Well then you must say what the "absolute" is. Because if there is no "absolute" why then assert "Absolute and Relative" being one? Or you forget about "absolute" and accept that there is only the "relative".

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Re: The Middle Way - H.H. the Dalai Lama

Postby catmoon » Wed Dec 23, 2009 11:15 am

Wow. This thread is showing a very low tolerance for illogic. I'm impressed.

Comparing the 1984 Ford Taurus and consciousness, I see similarities. Both arise from a prior moment of existence. But if the Taurus can have a beginning, why can't consciousness? At the very least, I would say this means you can't just deduce eternal existence of something just because it existed a moment before.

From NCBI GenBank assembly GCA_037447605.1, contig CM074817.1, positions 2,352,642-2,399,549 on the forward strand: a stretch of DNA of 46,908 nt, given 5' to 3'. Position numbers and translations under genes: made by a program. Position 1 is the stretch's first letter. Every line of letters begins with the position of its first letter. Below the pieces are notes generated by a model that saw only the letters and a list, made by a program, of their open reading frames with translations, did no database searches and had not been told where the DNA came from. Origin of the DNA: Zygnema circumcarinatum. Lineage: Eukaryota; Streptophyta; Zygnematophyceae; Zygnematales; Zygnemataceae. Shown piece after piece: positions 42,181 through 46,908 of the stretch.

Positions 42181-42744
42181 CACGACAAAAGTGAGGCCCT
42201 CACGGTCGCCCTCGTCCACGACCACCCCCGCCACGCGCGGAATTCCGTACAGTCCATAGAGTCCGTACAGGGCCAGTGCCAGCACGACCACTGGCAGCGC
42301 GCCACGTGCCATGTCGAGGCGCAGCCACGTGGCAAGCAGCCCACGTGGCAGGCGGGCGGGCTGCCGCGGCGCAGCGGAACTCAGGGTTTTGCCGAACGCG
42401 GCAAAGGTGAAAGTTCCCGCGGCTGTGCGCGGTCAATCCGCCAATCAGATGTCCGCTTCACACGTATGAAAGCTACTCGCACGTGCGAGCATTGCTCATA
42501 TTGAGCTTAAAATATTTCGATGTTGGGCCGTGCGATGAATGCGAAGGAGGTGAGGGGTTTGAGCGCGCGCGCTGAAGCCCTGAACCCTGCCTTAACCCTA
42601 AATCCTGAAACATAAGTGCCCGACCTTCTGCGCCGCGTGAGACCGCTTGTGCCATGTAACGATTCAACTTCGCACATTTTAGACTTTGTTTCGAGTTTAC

Consciousness, framed in any of several ways I can think of, changes. This consciousness I experience now is markedly different from that of thirty years ago. If it changes, it must be subject to dependent origination and therefore must decay over time and eventually end. And it must have a beginning.

If consciousness is eternal, what happened to my memories of previous lives? For that matter, what happened to my memory of breakfast on Sept first of this year?

The only way I can see HHDL being correct is if he means something radically different by "consciousness", that is, different from anything that has so far crossed my mind. He sometimes speaks of subtle mind and very subtle mind, maybe the answer lies there?
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Re: The Middle Way - H.H. the Dalai Lama

Postby muni » Wed Dec 23, 2009 11:32 am

Absolute = Dharmata. I don't think Mingyur, this way of debat has any other fruit than to feed clinging :stirthepot:

This itself is no inspiration, no wisdom.

Catmoon, like you say: subtle.